RAPE victim Fiona Doyle has told how she walked out the doors of the courtroom an "orphan" after her abusive father was jailed.
Ms Doyle said she felt "pity" for her father and abuser Patrick O'Brien (72) but could not forgive him for taking her childhood.
"I walked out those court doors an orphan, because I left my mother sitting inside there," she said.
Earlier this week, there was stark criticism from rape victims' groups when O'Brien was released on bail pending an appeal of his 12-year sentence, with nine suspended. Mr Justice Paul Carney later apologised to the victim for any distress caused as he revoked O'Brien's bail.
It has emerged Ms Doyle believes she was first abused by her father when she was just four or five. However, the rape before her First Communion was the first incident her father admitted to.
"I was put on a rollercoaster, handcuffed to it, and it was let go; there was nobody there," said Ms Doyle on her destroyed childhood.
"I had an awful lot of anger inside me, I piled on the weight, I didn't feel attractive. I hated everything about me and of course nobody knew. This was hidden from everybody."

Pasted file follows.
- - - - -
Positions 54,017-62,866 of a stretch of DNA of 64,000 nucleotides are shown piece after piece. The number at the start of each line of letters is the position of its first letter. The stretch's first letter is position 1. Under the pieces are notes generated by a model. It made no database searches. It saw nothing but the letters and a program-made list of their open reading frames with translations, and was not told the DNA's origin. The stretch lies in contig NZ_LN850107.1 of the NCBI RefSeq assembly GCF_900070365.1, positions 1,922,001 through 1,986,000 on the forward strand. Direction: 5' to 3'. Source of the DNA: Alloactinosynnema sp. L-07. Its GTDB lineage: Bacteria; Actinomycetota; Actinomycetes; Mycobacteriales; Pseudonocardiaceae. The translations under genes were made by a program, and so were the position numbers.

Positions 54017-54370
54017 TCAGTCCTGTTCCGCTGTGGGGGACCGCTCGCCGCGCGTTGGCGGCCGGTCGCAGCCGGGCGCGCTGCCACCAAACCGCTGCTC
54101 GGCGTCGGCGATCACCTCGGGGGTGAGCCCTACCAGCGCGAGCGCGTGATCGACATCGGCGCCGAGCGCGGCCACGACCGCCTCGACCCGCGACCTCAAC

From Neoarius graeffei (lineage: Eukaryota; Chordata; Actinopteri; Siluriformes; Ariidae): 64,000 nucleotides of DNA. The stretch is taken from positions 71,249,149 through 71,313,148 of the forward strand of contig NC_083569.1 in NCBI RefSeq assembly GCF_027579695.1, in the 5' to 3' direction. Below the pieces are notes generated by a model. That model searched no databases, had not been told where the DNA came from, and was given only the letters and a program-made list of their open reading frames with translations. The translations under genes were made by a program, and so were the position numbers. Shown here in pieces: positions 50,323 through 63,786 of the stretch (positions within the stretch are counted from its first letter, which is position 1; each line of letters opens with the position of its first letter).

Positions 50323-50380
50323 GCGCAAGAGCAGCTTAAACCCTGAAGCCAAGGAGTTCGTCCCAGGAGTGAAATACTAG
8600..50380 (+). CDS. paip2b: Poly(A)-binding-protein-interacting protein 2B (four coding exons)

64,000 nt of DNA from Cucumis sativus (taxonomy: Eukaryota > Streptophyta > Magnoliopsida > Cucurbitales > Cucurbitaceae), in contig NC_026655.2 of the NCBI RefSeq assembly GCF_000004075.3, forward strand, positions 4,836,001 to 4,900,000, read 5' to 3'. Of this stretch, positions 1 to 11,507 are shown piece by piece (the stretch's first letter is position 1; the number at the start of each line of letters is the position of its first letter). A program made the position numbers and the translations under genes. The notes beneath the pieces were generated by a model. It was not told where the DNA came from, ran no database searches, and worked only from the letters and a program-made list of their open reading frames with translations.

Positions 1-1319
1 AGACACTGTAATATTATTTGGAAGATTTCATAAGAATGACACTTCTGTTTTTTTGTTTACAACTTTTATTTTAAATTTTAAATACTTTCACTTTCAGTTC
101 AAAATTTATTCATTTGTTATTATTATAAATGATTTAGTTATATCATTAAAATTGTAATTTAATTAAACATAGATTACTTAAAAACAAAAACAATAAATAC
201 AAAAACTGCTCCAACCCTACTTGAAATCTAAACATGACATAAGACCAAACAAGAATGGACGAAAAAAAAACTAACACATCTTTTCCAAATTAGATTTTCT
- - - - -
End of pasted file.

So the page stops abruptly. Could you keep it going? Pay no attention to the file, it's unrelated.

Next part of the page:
She told how her father would abuse her after calling her downstairs for a coffee when her mother went to bingo. Eventually, she told how she would ask her father if he wanted his coffee when she heard the theme tune to a television programme she liked so she could watch it and "switch off" from the abuse.
"I'm going to a counsellor the past two years, and I know I didn't do nothing wrong but it doesn't stop you feeling uncomfortable," she said on RTE's 'Late Late Show'. "Even what the judge said, 'I didn't want to carry this burden'. He felt that burden."
Ms Doyle said she was brought to a hospital as a young girl after a doctor told her mother she had genital warts. Yet, she said that had not set any alarm bells ringing that she might be being abused.
Her daughter Kristel O'Brien (26) told the Irish Independent the family have been informed that a meeting with Garda Commissioner Martin Callinan was being arranged.
She says her mother hopes he will explain why action was not taken after she first approached gardai 24 years ago.
"She is hoping she will get an apology because the first allegation she made of what happened never went on record," said Kristel.
"She would like to be given a reason why that happened. She was 22 years old and she reported exactly the same thing she did this time around.
"It was only when she made the second complaint that she realised there wasn't a record of the first one."
Kristel said her mother's book, due out in March, would give details of horrendous abuse, including incidents at a graveyard and a golf course.
Ms Doyle is due to meet the Taoiseach at noon on Wednesday to discuss sentencing for rapists.